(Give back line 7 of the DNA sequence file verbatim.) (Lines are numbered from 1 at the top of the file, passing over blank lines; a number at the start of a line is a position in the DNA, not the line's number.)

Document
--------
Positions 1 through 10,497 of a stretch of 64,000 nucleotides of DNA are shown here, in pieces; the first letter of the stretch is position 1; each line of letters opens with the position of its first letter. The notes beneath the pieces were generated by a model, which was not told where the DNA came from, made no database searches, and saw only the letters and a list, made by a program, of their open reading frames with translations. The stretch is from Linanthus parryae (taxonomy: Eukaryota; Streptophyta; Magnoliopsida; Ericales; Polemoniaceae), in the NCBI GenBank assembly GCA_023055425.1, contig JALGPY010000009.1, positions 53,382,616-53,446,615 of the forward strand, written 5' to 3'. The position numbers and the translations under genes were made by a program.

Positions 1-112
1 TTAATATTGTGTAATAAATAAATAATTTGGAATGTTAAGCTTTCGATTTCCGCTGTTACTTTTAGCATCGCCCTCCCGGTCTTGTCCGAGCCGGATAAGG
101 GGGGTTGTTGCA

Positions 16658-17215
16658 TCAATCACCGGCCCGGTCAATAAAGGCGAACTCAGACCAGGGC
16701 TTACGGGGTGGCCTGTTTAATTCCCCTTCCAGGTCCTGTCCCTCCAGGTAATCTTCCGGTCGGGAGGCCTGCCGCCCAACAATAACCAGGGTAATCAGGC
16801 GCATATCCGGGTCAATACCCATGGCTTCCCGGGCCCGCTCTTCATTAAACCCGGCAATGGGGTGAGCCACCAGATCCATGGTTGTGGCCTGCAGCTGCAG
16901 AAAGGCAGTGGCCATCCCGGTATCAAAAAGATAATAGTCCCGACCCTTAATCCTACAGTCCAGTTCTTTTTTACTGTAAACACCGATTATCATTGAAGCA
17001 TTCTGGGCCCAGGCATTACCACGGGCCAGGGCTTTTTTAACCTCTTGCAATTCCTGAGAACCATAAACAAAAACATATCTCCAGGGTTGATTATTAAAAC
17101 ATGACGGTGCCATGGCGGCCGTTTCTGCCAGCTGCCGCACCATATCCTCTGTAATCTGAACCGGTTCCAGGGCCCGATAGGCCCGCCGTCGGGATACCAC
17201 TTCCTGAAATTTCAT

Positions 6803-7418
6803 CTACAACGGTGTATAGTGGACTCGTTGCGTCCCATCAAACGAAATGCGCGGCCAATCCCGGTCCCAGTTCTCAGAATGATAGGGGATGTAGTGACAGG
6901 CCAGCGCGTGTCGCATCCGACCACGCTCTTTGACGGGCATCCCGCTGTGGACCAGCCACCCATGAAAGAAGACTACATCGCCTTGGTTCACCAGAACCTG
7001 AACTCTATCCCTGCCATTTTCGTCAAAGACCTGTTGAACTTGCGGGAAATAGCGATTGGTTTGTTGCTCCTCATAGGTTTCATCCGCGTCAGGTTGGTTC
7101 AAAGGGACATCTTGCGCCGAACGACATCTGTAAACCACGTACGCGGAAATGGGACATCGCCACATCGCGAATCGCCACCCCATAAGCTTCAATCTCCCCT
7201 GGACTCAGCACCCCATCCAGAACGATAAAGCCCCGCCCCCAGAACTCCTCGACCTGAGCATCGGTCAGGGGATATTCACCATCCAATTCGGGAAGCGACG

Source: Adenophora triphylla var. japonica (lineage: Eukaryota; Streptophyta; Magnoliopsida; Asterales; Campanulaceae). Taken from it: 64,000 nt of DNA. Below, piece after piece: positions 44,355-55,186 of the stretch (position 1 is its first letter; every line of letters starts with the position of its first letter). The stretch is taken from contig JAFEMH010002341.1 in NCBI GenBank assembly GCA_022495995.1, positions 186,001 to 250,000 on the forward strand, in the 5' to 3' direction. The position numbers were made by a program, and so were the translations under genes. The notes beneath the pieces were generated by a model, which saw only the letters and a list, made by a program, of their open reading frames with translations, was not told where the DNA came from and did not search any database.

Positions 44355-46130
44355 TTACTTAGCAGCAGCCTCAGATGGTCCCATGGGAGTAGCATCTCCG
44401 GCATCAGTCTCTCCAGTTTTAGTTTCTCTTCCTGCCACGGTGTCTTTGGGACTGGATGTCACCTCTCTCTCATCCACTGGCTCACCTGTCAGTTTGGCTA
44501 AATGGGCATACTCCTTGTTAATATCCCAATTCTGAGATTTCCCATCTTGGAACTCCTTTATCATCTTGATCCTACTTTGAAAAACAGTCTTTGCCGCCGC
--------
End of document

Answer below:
16701 TTACGGGGTGGCCTGTTTAATTCCCCTTCCAGGTCCTGTCCCTCCAGGTAATCTTCCGGTCGGGAGGCCTGCCGCCCAACAATAACCAGGGTAATCAGGC